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ASU Electronic Theses and Dissertations


This collection includes most of the ASU Theses and Dissertations from 2011 to present. ASU Theses and Dissertations are available in downloadable PDF format; however, a small percentage of items are under embargo. Information about the dissertations/theses includes degree information, committee members, an abstract, supporting data or media.

In addition to the electronic theses found in the ASU Digital Repository, ASU Theses and Dissertations can be found in the ASU Library Catalog.

Dissertations and Theses granted by Arizona State University are archived and made available through a joint effort of the ASU Graduate College and the ASU Libraries. For more information or questions about this collection contact or visit the Digital Repository ETD Library Guide or contact the ASU Graduate College at gradformat@asu.edu.


Gas turbine engine for aircraft propulsion represents one of the most physics-complex and safety-critical systems in the world. Its failure diagnostic is challenging due to the complexity of the model system, difficulty involved in practical testing and the infeasibility of creating homogeneous diagnostic performance evaluation criteria for the diverse engine makes. NASA has designed and publicized a standard benchmark problem for propulsion engine gas path diagnostic that enables comparisons among different engine diagnostic approaches. Some traditional model-based approaches and novel purely data-driven approaches such as machine learning, have been applied to this problem. This study focuses on a different machine …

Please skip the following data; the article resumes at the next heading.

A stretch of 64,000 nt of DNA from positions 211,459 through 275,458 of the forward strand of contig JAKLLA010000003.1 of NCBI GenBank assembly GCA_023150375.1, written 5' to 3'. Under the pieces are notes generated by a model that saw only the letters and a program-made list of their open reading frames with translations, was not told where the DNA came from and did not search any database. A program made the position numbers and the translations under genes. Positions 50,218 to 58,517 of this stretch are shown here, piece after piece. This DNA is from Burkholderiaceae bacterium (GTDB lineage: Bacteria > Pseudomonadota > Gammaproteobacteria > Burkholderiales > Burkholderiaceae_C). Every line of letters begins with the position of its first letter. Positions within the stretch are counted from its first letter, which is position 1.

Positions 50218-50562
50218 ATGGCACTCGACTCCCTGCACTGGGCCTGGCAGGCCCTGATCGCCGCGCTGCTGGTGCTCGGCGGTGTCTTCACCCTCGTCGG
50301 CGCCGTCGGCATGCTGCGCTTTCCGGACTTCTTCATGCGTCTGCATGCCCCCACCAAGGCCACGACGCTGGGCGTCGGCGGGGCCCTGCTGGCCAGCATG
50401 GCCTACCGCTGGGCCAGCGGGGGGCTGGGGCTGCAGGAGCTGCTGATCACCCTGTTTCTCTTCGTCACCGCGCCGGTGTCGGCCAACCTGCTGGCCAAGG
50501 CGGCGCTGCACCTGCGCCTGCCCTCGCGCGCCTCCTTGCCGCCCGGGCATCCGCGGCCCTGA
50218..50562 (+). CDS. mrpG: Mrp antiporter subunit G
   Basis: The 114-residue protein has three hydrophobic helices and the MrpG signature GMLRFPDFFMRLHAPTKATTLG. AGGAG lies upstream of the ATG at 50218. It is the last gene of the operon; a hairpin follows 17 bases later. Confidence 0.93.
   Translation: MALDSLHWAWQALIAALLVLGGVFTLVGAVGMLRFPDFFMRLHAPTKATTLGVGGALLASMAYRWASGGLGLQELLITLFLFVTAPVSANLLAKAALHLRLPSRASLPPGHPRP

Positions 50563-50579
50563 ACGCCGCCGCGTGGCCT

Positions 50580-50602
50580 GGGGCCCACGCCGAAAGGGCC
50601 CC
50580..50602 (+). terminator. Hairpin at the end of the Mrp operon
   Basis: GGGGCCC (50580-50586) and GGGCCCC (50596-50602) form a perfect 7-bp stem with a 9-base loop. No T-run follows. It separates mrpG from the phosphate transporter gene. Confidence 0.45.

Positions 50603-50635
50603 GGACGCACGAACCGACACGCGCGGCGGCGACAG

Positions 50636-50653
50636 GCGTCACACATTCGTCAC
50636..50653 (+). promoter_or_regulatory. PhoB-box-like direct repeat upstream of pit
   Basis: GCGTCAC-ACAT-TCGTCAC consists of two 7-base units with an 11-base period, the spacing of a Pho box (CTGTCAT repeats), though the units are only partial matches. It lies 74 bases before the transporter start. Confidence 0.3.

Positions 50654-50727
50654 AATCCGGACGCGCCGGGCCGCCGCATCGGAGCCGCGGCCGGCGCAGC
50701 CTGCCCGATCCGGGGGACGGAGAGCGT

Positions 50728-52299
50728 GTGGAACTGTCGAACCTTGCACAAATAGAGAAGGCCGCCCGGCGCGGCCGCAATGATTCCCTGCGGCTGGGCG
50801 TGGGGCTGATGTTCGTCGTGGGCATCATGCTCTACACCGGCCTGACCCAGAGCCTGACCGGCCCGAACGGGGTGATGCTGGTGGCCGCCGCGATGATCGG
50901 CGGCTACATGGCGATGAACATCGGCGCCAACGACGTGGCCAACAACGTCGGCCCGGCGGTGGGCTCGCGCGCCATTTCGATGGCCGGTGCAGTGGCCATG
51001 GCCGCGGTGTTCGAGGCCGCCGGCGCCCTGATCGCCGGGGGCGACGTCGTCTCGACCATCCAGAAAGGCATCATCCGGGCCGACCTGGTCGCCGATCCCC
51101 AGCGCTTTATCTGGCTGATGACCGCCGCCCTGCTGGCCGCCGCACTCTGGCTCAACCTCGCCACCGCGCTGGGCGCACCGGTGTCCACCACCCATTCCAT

Contributors
Wu, Qiyu, Si, Jennie, Wu, Teresa, et al.
Created Date
2015

Buildings consume nearly 50% of the total energy in the United States, which drives the need to develop high-fidelity models for building energy systems. Extensive methods and techniques have been developed, studied, and applied to building energy simulation and forecasting, while most of work have focused on developing dedicated modeling approach for generic buildings. In this study, an integrated computationally efficient and high-fidelity building energy modeling framework is proposed, with the concentration on developing a generalized modeling approach for various types of buildings. First, a number of data-driven simulation models are reviewed and assessed on various types of computationally expensive …

Contributors
Cui, Can, Wu, Teresa, Weir, Jeffery D., et al.
Created Date
2016